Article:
The Operation – its headquarters being in Rome – has eminently an anti-smuggling mandate and aims to disrupt smugglers’ ‘business model’. Its usual area of intervention is the Libyan SAR zone. The ties between Operation Sophia and the Libyan context are indeed particularly tight. Accordingly, the mission also contributes to the training of Libyan Coast guards, the actualization of the UN arms embargo covering the area off the coast of Libya and the blocking of illegal oil exports deriving from the North African country. Because of these far-reaching functions, Operation Sophia required the green light from the United Nations Security Council, which was contained in two Resolutions of 2015 and 2016.
The expiration date of the EU CSDP Operation Sophia – falling on 31 March 2019 – spurred a discussion on the advisability of extending, altering or terminating the mission’s mandate. This was due to the fact that the military operation has regularly come under fire from more than one side. Indeed, the Operation must comply with European law and the controversial Dublin acquis whereby the country first entered by an asylum seeker should take charge of his or her asylum application. Being Italy the safest and closest port for migrants rescued by Operation Sophia’s units in the Central Mediterranean, it has faced a disproportionate number of irregular entries and asylum applications vis-a-vis its European partners.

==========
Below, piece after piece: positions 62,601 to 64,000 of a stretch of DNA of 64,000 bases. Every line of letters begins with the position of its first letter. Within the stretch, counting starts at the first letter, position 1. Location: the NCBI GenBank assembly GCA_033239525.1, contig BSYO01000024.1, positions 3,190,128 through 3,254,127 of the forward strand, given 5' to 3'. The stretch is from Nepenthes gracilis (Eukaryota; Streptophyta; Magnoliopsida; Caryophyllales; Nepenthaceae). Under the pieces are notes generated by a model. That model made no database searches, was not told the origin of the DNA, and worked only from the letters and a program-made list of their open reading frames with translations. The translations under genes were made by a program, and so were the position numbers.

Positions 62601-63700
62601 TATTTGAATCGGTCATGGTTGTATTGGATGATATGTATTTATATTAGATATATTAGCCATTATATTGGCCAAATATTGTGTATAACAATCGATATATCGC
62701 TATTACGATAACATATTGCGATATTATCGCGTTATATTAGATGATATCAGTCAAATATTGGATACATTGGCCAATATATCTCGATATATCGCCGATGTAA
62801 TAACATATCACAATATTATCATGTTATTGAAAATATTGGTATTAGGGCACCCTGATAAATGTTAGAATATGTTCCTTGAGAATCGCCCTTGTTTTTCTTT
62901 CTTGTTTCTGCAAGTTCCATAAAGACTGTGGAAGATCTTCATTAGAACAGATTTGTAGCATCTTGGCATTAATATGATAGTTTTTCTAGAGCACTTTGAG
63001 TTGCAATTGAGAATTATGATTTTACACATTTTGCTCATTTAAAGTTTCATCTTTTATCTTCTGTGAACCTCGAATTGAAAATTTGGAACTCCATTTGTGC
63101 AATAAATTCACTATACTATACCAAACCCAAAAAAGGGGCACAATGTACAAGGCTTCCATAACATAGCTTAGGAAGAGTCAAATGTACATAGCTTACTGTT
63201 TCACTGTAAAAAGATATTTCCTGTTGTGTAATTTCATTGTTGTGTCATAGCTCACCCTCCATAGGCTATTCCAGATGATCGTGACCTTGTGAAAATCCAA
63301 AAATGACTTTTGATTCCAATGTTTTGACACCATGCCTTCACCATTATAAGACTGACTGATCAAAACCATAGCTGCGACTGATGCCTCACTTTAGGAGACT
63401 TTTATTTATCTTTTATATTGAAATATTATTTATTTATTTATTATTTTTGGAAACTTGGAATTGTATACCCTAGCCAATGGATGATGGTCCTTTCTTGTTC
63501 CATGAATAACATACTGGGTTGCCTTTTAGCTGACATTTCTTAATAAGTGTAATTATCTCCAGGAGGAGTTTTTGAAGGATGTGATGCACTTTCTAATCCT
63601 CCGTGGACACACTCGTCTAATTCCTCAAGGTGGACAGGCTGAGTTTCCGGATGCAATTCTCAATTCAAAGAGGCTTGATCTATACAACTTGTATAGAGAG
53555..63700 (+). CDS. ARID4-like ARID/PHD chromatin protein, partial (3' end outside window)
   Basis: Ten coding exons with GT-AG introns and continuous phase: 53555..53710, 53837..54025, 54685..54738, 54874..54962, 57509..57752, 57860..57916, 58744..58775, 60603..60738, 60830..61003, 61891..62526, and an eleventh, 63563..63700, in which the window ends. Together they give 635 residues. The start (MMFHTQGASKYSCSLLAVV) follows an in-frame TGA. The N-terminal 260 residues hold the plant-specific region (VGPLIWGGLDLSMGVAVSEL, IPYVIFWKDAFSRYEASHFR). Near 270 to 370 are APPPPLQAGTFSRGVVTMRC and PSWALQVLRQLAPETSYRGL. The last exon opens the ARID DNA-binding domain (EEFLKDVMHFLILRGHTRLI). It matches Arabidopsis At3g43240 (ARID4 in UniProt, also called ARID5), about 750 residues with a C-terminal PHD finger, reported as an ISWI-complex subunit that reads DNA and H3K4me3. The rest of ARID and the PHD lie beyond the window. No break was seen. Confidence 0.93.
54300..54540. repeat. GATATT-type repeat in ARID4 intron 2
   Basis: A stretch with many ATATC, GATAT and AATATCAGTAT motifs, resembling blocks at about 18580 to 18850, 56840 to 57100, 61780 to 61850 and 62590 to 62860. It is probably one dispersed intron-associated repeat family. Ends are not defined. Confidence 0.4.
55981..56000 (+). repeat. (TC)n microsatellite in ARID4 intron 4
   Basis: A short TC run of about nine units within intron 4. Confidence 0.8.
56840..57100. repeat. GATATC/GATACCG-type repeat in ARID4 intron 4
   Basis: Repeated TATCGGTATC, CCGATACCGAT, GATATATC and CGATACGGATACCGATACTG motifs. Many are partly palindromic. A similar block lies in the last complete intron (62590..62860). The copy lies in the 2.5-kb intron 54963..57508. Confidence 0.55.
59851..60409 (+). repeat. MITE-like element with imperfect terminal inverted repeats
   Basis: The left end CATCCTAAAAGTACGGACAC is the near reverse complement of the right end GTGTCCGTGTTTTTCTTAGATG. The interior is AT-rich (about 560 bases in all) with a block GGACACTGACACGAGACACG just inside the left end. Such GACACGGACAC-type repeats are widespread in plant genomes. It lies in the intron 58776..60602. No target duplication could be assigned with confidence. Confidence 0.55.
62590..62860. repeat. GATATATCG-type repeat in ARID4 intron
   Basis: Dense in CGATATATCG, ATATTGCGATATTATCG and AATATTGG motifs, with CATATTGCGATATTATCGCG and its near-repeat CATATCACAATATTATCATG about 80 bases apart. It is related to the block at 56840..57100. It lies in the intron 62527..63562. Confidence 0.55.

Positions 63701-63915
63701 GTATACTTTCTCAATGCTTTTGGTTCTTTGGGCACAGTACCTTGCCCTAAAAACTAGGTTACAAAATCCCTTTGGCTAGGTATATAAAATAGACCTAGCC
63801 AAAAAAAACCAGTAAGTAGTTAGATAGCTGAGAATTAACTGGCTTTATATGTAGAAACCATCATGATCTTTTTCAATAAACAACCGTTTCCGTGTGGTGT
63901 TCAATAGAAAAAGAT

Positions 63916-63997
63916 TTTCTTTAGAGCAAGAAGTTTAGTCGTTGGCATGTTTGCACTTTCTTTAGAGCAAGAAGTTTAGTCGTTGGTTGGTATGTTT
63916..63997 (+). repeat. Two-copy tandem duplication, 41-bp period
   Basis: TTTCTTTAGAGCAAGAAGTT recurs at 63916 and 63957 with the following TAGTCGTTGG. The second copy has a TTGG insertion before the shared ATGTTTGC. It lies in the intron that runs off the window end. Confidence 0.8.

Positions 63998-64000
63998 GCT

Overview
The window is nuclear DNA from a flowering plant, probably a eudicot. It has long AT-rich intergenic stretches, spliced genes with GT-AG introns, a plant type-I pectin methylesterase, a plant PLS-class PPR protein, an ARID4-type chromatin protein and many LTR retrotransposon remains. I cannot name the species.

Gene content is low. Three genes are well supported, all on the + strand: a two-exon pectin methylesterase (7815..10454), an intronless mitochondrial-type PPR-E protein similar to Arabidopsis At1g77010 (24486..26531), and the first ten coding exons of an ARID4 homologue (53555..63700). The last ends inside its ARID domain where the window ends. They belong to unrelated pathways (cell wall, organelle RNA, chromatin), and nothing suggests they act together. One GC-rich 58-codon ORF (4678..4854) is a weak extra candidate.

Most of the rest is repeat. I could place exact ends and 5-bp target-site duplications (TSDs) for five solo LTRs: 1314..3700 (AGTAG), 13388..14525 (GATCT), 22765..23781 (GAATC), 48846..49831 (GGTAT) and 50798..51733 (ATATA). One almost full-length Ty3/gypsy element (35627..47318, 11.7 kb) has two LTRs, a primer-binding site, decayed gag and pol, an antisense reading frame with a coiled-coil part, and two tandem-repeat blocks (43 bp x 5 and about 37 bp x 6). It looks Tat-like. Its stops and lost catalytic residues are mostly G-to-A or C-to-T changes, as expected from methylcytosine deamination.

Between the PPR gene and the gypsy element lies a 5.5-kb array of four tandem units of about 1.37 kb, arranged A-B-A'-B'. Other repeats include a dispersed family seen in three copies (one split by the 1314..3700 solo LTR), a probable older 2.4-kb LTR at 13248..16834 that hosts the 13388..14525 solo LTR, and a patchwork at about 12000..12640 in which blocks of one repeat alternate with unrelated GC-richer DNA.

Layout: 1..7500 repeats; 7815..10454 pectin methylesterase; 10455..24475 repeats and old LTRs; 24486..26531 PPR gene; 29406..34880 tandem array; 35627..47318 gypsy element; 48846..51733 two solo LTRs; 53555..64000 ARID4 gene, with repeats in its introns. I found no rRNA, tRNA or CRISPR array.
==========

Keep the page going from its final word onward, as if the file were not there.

For this reason, Italy – and particularly the country’s current government – generally calls for the decoupling of rescuing duties from the responsibility for asylum applications. However, non-border EU Member States do not fundamentally share Italian concerns. This tense situation has affected Operation Sophia’s functioning, to the point that EU Member States like Germany have regularly questioned the convenience of preserving the mission. In the absence of a political accord around the specific issue of Operation Sophia’s continuation, the Council of the European Union ultimately decided to extend the operation for an additional six months but depriving it of its naval assets.
This downgrading could, however, result in more dangerous journeys for migrants and undermine European efforts at monitoring the Libyan context more closely, which is presently undergoing further destabilization.